Instructional Technology | Viewpoint
6 Tips for Technology Implementations at Small Schools
Small universities have fewer resources and fewer employees, and they can't afford to spend as much money on technology as their larger counterparts. Brad Marcum, director of academic data services at the University of Pikeville – Kentucky College of Osteopathic Medicine, provides six tips to level the technology-implementation playing field for smaller schools.
For years, Staples, the office supply chain, used an advertising campaign featuring the "easy button." While we all wish this button actually existed, most know that implementing new technology processes isn't easy — especially for smaller educational programs. Small universities have fewer resources and fewer employees, and they can't afford to spend as much money on technology as their larger counterparts. With a smaller margin for error, small schools need to make the best decisions possible when selecting technologies that can help them better educate their students.
In the past year, the University of Pikeville — College of Osteopathic Medicine (KYCOM) began a process to purchase two software programs to help us better access our program. One is in place and has been a huge success for our small program. The other is about to go live. In the past, we did not think that we could afford such programs. Now, we don't know what we would do without them. Here are some suggestions to level the technology-implementation playing field for smaller schools.
Do the Research
Administrators at colleges and universities need to stay focused on the overarching idea that every decision should be based on what will help better educate their students. When we chose ExamSoft, we investigated the history of the company and its technology, and we asked relevant questions: Was the platform going to require a huge investment of time from our IT department? Would it be easy for faculty to use and understand?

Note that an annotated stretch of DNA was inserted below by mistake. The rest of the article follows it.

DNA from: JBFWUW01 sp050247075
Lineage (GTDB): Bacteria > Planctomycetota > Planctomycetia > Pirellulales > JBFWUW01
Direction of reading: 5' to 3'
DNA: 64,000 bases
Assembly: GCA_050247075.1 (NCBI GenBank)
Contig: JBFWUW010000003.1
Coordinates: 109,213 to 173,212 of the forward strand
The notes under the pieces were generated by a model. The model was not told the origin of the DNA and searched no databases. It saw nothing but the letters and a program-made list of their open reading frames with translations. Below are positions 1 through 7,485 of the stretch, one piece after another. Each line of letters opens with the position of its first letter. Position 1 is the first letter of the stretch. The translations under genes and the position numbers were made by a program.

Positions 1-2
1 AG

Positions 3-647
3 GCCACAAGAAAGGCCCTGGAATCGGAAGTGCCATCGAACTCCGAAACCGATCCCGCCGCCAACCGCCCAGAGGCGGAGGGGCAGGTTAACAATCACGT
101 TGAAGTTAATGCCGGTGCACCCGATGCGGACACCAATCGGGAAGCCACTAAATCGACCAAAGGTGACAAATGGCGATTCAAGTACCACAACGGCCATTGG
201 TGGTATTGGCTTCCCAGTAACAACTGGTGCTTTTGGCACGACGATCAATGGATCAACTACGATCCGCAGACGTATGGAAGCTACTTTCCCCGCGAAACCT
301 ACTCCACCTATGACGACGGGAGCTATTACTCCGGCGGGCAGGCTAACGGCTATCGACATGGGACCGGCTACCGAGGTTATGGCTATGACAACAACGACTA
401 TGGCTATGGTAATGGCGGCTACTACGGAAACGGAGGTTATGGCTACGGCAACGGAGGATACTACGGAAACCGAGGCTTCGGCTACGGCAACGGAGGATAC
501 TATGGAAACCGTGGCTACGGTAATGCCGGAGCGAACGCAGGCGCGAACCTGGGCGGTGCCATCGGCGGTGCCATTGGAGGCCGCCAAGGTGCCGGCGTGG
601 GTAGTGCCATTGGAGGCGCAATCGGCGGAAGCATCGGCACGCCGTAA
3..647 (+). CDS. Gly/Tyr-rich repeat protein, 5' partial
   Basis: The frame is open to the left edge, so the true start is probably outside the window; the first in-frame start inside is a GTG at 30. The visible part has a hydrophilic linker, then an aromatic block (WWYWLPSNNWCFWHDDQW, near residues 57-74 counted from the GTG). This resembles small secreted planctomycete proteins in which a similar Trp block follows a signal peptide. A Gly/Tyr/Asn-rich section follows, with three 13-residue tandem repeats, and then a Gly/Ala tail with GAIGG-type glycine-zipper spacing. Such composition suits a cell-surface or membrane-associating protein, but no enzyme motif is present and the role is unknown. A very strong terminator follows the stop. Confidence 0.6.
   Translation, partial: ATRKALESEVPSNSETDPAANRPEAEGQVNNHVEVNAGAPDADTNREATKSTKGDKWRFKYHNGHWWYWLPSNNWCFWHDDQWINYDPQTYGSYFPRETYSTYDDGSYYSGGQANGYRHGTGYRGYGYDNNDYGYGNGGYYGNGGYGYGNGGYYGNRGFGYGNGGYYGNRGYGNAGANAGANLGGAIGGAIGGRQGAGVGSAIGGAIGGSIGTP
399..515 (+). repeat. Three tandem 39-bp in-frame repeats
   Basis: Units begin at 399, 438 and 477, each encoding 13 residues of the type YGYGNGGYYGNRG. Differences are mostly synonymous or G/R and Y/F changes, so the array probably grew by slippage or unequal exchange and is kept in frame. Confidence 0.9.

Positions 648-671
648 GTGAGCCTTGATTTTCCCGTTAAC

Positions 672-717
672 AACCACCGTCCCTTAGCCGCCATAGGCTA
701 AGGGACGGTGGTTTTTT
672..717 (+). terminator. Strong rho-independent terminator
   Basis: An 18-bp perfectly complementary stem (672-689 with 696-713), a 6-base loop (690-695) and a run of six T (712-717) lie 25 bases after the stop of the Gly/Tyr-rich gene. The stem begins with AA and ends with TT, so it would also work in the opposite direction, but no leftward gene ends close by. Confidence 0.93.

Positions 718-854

We also visited and spoke to administrators, technology personnel, and faculty members at schools where the software was being used. Doing some solid work on the ground helped us to identify the best technology for our smaller program. Some schools are hesitant to share information with a school they deem a rival.
Our situation was better since I started my research by contacting schools where I had contacts. Before I came over to the KYCOM side of our campus, I had served as the instructional technologist for our institution and as director of instructional technology for a while. As part of those positions, I interacted with colleagues in similar positions at fellow liberal arts schools in our state and throughout Appalachia. We had created a network since we shared the small school experience. I had worked with those groups for years and knew that I could trust their feedback.
I also reached out to two sister osteopathic schools near us as the osteopathic leadership has encouraged more cooperation between schools. It was an easy move for me as well, as one of my former students worked with the software we were researching and the other school was my alma mater. This may not be the case for you as you start this process, but if you have no connection with other schools, consider establishing those relationships as they help to gather insights from people who have used the program that you are researching. Spending solid time at this stage will provide great benefits further along in the process.
Prepare Your Team
Again, the "easy button" doesn't exist. The bulk of the work with instructional technology lies in the building of the infrastructure, which will require time and energy from everyone involved. Make sure that your team is aware of this. Up-front transparency is key to being successful. Don't surprise your team members by giving them last minute instructions. By letting them know early on what is involved and what they will be responsible for, you will avoid preventable misunderstandings.
Before we implemented our new system, Pikeville was notorious for its lack of assessment technology, and our faculty typically dragged their feet when an implementation started. To address any issues that could have arisen when our school started building the exams, we had our partner for this project, ExamSoft, set up meetings in a room with many large monitors so all attendees could view and participate in the training easily. This helped in two ways. it created a team-building experience that we could all rally around, and it created a backup net of support, so any team member could step in for any other team member, if needed.